Once you have this information it is relatively painless (note relatively) to submit a single genome to EBI. As you have created a PROJECT ID already to get a locus tag and Taxon ID, there is no need to create another project. I normally submit reads first, then my assembly and in the process they are all associated with the same PROJECT ID.

Upon submission of the assembly files, there is a bewildering number of combinations of choices of scaffolds/contigs/chromosomes and annotated or not. Most bacteriophages will assemble into a complete genome without gaps or NNNs. There the choice would be

Does the assembly contain contigs? NO

Does the assembly contain scaffolds? NO

Does the assembly contain chromosomes? YES

Are the chromosomes functionally annotated? YES

These choices are what I have been advised to use by a member of the ENA Team.

This therefore requires a Chromosome list file ( and the MD5SUM of it ). This format of this file is very simple and the detaisl of how it can be produced arehere 

In its simplest form, it is a one line tab delimited file . eg

chr01 I Chromosome

Jumbo Phages

Recently Carrie Smith a talented undergrad student isolated two bacteriophages on E. coli from swine feces that have a very large genome size.

Currently, the top ten largest bacteriophage genomes within the ENA are

Rank Phage Name Size kb Accession
1 Bacillus phage G 497.513 JN638751
2 Aureococcus anophagefferens virus isolate BtV-01 370.92 KJ645900
3 Cronobacter phage vB_CsaM_GAP32 358.663 JN882285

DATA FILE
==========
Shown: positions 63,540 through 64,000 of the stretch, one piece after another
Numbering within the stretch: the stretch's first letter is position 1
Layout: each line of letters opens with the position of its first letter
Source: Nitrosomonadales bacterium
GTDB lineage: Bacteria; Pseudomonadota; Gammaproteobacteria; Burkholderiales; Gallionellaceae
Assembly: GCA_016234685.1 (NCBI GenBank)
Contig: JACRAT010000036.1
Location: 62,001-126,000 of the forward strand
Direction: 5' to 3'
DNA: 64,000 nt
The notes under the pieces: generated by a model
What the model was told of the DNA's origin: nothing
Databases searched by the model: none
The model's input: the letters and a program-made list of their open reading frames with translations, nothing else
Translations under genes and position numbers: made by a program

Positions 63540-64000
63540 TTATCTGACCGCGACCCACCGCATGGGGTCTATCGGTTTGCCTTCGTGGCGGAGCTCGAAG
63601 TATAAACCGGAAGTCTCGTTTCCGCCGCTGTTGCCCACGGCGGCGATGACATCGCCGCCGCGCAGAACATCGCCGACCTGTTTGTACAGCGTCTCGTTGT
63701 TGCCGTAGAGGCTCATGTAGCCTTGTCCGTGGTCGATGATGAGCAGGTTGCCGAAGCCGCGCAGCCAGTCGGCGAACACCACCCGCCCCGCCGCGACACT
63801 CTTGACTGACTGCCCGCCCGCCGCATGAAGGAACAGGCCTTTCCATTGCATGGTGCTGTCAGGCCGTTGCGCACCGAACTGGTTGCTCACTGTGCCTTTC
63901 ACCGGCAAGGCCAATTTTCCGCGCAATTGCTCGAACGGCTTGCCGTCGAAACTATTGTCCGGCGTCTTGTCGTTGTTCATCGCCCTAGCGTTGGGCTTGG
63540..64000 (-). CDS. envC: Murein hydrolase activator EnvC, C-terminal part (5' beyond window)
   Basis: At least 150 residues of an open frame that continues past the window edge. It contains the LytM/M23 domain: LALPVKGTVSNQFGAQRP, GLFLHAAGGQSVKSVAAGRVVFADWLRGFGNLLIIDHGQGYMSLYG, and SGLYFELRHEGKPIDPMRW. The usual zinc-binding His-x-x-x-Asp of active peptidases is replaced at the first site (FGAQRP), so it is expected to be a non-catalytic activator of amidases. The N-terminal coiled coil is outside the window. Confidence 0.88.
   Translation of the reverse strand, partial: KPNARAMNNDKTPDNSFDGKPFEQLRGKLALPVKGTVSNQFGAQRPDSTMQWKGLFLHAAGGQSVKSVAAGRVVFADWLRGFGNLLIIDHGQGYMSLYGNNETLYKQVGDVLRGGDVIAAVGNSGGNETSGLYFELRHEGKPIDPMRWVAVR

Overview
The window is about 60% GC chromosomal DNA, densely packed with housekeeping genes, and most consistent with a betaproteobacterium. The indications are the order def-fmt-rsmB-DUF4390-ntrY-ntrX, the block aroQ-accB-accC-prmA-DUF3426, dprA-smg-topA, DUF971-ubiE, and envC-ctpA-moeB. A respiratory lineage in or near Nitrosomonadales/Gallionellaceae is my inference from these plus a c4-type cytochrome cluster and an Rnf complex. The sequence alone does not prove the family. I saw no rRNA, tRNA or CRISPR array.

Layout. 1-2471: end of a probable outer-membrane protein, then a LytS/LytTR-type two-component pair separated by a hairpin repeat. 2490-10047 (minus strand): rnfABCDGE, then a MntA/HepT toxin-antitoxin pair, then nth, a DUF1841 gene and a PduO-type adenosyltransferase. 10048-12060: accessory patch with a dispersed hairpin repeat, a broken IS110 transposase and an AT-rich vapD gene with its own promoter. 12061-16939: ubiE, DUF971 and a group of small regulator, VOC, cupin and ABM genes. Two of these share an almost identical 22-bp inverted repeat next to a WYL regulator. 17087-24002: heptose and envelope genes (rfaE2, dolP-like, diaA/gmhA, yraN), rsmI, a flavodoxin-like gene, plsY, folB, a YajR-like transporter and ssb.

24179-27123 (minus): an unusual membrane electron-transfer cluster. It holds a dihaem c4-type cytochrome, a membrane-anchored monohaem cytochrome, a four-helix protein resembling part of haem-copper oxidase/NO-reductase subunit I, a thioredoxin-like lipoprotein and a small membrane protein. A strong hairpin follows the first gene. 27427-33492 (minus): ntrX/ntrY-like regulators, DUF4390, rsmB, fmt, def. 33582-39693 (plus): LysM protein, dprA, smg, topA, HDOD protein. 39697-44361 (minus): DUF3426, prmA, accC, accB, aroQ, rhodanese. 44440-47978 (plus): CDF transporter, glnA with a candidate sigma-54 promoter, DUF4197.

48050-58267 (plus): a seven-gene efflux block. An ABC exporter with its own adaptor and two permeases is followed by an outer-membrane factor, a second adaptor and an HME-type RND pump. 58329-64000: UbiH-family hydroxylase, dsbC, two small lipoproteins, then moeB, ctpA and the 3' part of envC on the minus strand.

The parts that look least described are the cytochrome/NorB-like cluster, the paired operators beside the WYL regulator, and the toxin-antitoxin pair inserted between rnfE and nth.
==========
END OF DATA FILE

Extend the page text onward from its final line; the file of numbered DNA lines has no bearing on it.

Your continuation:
4 Escherichia phage 121Q 348.532 KM507819
5 Escherichia phage PBECO 4 348.113 KC295538
6 Enterobacteria phage vB_KleM-RaK2 345.809 JQ513383
7 Pseudomonas phage 201phi2-1 316.674 EU197055
8 Pseudomonas phage PhiPA3 309.208 HQ630627
9 Pseudomonas phage OBP 284.757 JN627160
10 Pseudomonas phage Lu11 280.538 JQ768459

The phage we isolated has a genome size of 348,043 bp and just misses out on being in the top five largest phage genomes.  Whilst all the above phage genomes are larger than the vast majority of phage genomes, only Bacillus phage G makes it into the top 10 largest viral genomes. Even that is dwarfed by the giant Pandoravirus salinus (~ 2.4 Mb ) ! 

Preliminary analysis of the genome suggests the majority of predicted genes have no similarity to genes in current databases. However, a number of genomes have been identified that are homologues of host genes. These genes include gyrA, gryB and rpoD homologues.

Analysis of the gene encoding for the major capsid protein, suggests it is distantly related to other T4like T4_gp23